5. Choosing your mortgage carefully — Are you better off with a conventional, FHA, VA, USDA, jumbo or another loan?

Time spent getting these ducks in a row can see you winning lower rates.

Remember, it’s not just a mortgage rate

Be sure to count all your forthcoming homeownership costs when you’re working out how big a mortgage you can afford. So focus on your “PITI” That’s your Principal (pays down the amount you borrowed), Interest (the price of borrowing), (property) Taxes, and (homeowners) Insurance. Our mortgage calculator can help with these.

Depending on your type of mortgage and the size of your down payment, you may have to pay mortgage insurance, too. And that can easily run into three figures every month.

But there are other potential costs. So you’ll have to pay homeowners association dues if you choose to live somewhere with an HOA. And, wherever you live, you should expect repairs and maintenance costs. There’s no landlord to call when things go wrong!

Finally, you’ll find it hard to forget closing costs. You can see those reflected in the annual percentage rate (APR) you’ll be quoted. Because that effectively spreads them out over your loan’s term, making that higher than your straight mortgage rate.

But you may be able to get help with those closing costs and your down payment, especially if you’re a first-time buyer. Read:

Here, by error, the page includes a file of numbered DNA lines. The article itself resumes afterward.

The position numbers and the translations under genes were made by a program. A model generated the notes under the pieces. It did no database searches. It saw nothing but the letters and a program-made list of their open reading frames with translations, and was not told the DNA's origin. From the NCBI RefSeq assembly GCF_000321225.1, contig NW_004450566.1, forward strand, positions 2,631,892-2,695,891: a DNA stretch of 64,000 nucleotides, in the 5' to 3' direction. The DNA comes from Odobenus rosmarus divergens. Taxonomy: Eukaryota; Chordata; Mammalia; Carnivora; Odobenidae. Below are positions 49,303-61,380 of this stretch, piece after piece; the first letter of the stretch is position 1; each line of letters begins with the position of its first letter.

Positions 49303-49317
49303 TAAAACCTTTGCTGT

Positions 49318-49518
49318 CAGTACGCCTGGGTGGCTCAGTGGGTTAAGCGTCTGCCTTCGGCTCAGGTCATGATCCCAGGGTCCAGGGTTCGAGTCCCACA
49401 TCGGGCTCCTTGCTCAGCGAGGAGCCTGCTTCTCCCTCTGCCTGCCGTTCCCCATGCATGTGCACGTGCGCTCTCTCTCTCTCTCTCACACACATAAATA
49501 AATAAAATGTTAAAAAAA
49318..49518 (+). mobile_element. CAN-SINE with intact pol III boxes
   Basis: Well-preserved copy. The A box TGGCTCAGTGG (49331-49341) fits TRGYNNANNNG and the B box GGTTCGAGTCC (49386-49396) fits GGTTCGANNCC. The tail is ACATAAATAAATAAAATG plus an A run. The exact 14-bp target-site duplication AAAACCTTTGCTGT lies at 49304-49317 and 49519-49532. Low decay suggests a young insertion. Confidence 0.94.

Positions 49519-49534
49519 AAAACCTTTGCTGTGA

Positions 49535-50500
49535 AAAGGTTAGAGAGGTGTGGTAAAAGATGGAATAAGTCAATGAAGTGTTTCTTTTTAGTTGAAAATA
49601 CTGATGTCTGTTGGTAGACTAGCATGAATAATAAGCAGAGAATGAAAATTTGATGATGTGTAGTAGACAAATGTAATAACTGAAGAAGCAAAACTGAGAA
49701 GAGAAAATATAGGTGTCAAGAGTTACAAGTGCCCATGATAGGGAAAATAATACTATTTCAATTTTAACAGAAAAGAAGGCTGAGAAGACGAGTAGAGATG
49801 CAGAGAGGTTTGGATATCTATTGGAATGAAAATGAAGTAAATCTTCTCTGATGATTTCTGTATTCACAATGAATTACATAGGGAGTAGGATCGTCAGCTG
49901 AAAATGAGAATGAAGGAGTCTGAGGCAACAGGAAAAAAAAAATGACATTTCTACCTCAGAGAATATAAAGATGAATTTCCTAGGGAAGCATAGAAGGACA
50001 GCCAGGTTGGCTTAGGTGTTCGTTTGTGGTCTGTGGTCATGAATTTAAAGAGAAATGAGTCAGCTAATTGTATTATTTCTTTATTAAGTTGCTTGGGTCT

Down payment assistance programs in every state for 2020

Mortgage rate methodology

The Mortgage Reports receives rates based on selected criteria from multiple lending partners each day. We arrive at an average rate and APR for each loan type to display in our chart. Because we average an array of rates, it gives you a better idea of what you might find in the marketplace. Furthermore, we average rates for the same loan types. For example, FHA fixed with FHA fixed. The end result is a good snapshot of daily rates and how they change over time.

Peter Warden
Authored By: Peter Warden

The Mortgage Reports Editor|User role

Peter Warden has been writing for a decade about mortgages, personal finance, credit cards, and insurance. His work has appeared across a wide range of media. He lives in a small town with his partner of 25 years.